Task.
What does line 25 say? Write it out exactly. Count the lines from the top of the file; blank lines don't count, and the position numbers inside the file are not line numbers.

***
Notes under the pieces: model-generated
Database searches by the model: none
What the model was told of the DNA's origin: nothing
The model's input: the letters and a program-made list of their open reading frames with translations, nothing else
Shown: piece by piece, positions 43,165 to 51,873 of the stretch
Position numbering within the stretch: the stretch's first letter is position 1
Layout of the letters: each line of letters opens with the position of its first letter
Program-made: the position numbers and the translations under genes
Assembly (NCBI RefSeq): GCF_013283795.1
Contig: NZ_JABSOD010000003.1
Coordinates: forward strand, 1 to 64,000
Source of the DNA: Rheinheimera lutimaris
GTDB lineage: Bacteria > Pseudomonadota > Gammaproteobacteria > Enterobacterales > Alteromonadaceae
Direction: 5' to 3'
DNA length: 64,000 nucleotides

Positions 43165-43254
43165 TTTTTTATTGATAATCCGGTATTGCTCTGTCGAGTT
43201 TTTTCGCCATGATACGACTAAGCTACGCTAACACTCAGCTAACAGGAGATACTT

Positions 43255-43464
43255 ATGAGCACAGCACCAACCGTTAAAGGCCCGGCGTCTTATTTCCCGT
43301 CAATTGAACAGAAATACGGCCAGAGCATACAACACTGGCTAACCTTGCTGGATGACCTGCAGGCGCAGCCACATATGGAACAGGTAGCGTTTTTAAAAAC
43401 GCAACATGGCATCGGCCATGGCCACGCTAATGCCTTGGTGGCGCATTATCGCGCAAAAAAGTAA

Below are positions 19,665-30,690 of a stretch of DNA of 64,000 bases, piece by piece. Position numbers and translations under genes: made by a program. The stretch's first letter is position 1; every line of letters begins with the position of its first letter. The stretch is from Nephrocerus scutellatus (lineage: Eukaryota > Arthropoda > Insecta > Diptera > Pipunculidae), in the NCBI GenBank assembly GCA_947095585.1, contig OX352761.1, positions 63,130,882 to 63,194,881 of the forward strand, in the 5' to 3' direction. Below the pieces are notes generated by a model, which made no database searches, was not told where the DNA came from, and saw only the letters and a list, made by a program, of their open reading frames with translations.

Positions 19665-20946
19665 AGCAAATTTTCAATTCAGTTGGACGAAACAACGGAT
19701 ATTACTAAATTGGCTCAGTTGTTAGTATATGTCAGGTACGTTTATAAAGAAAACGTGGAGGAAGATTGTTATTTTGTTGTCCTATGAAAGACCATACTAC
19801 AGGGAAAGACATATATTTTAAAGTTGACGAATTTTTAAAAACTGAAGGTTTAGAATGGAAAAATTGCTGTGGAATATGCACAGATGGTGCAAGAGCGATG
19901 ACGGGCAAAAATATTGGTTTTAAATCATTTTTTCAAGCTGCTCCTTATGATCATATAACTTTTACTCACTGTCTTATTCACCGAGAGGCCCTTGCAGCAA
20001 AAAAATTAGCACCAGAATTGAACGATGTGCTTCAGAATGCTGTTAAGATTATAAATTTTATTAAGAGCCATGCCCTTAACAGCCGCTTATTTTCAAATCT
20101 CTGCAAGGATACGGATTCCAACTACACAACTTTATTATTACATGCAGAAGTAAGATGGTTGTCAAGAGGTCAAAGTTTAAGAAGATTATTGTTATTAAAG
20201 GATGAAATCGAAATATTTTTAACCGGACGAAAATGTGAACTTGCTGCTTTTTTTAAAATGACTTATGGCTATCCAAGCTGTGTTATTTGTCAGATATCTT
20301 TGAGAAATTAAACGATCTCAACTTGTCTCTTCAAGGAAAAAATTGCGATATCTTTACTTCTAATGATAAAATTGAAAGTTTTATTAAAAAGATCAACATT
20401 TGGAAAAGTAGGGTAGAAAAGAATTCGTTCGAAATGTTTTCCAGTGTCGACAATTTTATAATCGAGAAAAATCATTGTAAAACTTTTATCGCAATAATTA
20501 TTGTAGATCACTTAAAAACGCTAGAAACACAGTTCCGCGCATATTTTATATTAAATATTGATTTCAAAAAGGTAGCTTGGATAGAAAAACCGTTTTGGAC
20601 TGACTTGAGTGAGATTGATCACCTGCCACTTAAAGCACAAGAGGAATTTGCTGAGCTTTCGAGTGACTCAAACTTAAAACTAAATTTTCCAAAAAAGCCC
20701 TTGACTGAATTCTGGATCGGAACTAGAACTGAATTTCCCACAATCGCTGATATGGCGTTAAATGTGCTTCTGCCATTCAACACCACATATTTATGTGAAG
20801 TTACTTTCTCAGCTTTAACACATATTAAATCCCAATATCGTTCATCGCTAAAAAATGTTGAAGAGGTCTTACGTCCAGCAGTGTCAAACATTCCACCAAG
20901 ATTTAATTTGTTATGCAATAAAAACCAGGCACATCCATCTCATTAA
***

19665 AGCAAATTTTCAATTCAGTTGGACGAAACAACGGAT